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Teacher Tested Practice Guide: Surfacing and Addressing Misconceptions: My Favorite Mistake

Addressing student confusions and misconceptions is a continuous cycle that flows before, during and after each class period. The teacher plans curriculum and instruction designed to elicit or highlight common student mistakes, providing multiple different opportunities in class to surface, discuss, and address them. Teachers identify and address these misconceptions in warm-ups, while circulating during pair or group work, and during whole-class discussions.

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Teacher Tested Practice Guide: Multiple Entry Points and Strategies

Teachers intentionally scaffold and support the use of multiple methods such that students can navigate across a wide variety of problem framings and methods. Sometimes in math, students need to use a specific method to solve a problem and sometimes there are multiple methods possible. Using the practice of teaching multiple

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Teacher Tested Practice Guide: Error Identification Four-Square

This is an activity designed to show students common errors and corresponding solutions for different types of math problems, and to scaffold students’ ability to identify errors and describe solutions. Leveraging activities like this can help to normalize making mistakes as a part of the learning process.

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Teacher Tested Practice Guide: Presenting Social Justice Data from Trusted, Diverse Sources

Integrating content related to social justice inequities and current events into mathematics curricula can broaden students’ perspectives while they master mathematical concepts. Using relevant data from trusted sources around social justice topics and current events makes math content meaningful and thought-provoking for students. The classroom becomes an environment that can promote belonging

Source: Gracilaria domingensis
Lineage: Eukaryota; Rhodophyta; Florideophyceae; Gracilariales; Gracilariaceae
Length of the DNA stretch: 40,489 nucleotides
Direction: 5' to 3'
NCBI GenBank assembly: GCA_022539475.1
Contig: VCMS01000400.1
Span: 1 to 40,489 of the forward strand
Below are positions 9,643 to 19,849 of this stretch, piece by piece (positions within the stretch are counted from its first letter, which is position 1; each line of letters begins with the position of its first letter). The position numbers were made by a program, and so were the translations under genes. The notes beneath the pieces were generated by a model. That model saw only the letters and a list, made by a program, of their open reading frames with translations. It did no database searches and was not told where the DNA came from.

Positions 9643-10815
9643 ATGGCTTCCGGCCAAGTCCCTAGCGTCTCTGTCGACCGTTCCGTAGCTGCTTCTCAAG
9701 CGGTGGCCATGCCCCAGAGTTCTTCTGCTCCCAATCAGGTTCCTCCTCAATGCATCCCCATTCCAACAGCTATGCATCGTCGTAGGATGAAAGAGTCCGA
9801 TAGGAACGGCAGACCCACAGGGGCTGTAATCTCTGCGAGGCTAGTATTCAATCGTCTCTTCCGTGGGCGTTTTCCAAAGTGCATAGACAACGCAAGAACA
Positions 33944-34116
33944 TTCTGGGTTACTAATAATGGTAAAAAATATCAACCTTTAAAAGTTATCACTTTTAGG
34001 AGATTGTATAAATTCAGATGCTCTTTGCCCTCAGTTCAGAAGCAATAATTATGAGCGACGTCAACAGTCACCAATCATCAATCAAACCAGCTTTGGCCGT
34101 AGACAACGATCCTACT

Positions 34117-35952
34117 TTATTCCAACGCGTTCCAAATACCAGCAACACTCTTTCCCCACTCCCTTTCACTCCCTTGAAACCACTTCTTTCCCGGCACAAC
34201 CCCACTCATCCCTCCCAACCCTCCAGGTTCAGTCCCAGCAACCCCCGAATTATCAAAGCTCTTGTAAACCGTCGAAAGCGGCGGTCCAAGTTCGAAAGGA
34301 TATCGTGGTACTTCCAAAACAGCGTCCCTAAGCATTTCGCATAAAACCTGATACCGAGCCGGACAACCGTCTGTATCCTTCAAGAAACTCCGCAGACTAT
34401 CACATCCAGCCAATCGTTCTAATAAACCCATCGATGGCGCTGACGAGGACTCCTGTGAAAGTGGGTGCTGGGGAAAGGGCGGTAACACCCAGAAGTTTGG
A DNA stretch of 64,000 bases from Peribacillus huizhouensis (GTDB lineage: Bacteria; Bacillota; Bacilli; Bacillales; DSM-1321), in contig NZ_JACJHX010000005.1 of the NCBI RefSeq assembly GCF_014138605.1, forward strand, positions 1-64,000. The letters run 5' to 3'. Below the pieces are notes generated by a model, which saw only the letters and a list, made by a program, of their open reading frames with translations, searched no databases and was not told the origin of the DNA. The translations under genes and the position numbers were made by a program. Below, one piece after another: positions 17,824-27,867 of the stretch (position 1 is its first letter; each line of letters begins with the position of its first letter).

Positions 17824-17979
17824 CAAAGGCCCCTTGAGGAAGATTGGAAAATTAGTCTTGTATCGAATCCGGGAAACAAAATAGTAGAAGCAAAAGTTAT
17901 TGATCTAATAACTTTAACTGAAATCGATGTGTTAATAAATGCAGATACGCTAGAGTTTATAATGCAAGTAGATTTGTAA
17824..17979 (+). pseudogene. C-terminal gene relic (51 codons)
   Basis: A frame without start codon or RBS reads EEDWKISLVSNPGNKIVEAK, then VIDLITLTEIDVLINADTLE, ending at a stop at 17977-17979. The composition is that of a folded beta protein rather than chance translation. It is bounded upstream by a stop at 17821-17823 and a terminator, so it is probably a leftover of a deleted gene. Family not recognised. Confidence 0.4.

along with learning—particularly for Black and Latinx students and students experiencing poverty. The goal is to give students a foundation upon which they can gain an understanding of mathematical content through the lens of social justice issues and current events.

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Teacher Tested Practice Guide: Adapting Curriculum and Lesson Plans by Integrating Current Events

 Math curricula and lesson plans do not typically highlight the issues that affect the daily lives of many students, particularly those who identify as Black, Latinx, or Indigenous. For example, problem contexts that are extraordinarily relevant to students are rarely featured in standard curriculum. Teachers can create or adapt lessons and problem contexts to include more relevant examples (i.e. from current events) that allow students to bring their knowledge and experience into the classroom and create a more compelling reason for learning the mathematical concepts and procedures.